RP: I taught English. It was exciting; Japan is beautiful in every way. I wouldn’t want to live there forever, but I liked it. It was visual splendor.
PW: How did this affect your work?
RP: I was unaware of how much I liked everything Japanese until I got there. I like the food; I had Japanese prints. I had started to collect wooden Japanese carpenter tools.
I’d say Western art is 3-dimensional; it wants to create space, volume. Japanese prints are very flat. I liked that. I started recognizing that in my own work. When I got back from Japan, I had my first show at Fondren Traders and it was all very Asian looking. It gave me a good experience at documenting a place and a feeling. That series I would like to own myself; it was natural and fluid. It came out of me. It had all the elements: it was personal, but it could match your couch. I had to tell myself to get off the Asian theme.
PW: There is still some Japanese influence in your current work. The layout hints at it. In one, there is an Oriental-looking fish…
RP: And a pagoda. It’s hard for me to shake. You’ll catch me on the Internet, looking at scenes from Japan.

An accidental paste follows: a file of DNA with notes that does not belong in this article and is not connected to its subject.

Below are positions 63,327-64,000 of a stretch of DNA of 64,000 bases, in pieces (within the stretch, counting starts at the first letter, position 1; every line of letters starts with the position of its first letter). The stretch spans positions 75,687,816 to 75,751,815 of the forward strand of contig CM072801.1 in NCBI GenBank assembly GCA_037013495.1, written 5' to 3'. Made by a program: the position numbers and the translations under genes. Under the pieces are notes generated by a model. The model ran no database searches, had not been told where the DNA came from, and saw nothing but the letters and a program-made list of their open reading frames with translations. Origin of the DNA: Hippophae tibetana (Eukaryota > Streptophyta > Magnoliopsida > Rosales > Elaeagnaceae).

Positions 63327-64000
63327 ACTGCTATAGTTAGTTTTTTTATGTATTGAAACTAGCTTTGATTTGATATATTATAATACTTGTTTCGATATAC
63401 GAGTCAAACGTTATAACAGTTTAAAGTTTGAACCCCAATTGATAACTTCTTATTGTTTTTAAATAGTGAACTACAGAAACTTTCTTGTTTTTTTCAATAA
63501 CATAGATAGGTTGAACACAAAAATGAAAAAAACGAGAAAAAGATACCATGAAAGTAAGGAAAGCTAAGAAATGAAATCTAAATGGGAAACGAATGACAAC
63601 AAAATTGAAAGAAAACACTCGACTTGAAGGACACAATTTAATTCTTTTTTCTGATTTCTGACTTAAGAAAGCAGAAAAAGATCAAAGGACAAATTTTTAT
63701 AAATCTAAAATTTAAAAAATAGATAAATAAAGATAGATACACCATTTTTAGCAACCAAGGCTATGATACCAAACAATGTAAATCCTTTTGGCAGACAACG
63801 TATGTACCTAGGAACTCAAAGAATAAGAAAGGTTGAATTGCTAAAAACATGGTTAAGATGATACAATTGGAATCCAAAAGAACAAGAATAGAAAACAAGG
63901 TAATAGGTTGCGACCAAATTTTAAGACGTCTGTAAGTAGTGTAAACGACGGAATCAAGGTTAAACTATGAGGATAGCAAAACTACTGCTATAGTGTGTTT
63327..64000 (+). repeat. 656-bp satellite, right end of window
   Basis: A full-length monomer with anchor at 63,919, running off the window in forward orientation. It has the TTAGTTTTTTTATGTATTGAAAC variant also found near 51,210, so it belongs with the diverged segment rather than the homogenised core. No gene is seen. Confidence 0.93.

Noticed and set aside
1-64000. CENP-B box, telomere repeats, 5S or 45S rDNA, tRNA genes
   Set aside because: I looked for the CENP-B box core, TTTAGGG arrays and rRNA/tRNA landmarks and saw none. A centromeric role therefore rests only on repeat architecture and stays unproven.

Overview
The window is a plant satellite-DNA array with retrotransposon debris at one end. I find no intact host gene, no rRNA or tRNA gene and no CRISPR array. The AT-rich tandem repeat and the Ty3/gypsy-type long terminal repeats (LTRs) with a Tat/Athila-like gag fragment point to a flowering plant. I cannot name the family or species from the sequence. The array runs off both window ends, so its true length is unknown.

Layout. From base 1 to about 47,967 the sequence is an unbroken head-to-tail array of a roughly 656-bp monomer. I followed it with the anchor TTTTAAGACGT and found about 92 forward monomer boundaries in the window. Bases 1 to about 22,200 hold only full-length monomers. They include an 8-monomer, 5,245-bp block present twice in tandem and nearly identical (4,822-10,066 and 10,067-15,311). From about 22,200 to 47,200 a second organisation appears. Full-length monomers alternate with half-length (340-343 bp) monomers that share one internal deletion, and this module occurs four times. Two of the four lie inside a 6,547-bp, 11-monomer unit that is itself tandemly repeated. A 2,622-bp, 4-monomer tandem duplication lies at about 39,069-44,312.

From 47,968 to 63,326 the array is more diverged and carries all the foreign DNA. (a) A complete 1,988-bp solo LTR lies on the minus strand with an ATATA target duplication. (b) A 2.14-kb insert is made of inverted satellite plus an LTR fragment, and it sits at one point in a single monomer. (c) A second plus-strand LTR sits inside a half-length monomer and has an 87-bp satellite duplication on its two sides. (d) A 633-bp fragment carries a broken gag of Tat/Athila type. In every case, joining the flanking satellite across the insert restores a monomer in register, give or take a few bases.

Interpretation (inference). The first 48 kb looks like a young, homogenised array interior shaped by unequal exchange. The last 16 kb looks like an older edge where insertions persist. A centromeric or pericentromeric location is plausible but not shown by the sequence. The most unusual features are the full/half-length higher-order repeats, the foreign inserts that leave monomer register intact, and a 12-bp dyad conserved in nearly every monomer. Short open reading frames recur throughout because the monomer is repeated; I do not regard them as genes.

PW: You took imagery and concepts from Japan. What did you take artistically from San Francisco?
RP: There, I was influenced by a good group of peers, some amazing painters. One guy had a very established style by the time he finished school – very Basquiat-influenced. I used to watch him paint a couple hours a day. He was very free with me and I learned a lot from that. Another friend was a hyperrealist painter. He thought about art very formally, about what school taught you to do. All those things influenced me. I pick, choose, borrow, and steal whatever I want. I was a sponge.
It’s more intuitive that way. I don’t like formula. It’s shallow and small-minded. You want to have an experience. Have the guts to make art for no reason – for no reason. I think who you are and what you appreciate translates less literally than people think.
PW: What did you take away from L.A.?
RP: Ruins. When I got there, I loved it for the first year and a half; the industrial look, the interesting colors. But then I felt like I’d never experienced the reality out there. If you’re not in the film industry, everyone seems crazy to you. They’re obsessed with these people, and these people are jerks, in this industry where everyone gets all this money and notoriety. I was just struggling to survive. I couch-surfed the first year I was out there, and there were a lot of nights in the car. I will say I met one friend who was a photographer there with a lot of heart and soul
I have to say, L.A. is known for the second-best art scene, next to New York. As far as painting, I didn’t see much that impressed me. I feel like L.A. set me up to move here. It stripped away the fluff and brought me down to the essentials.
Jackson is very real. I can live my life my way. I want to create my own world. I want my place, my paintings. I want to take them anywhere and everywhere. That’s what I want.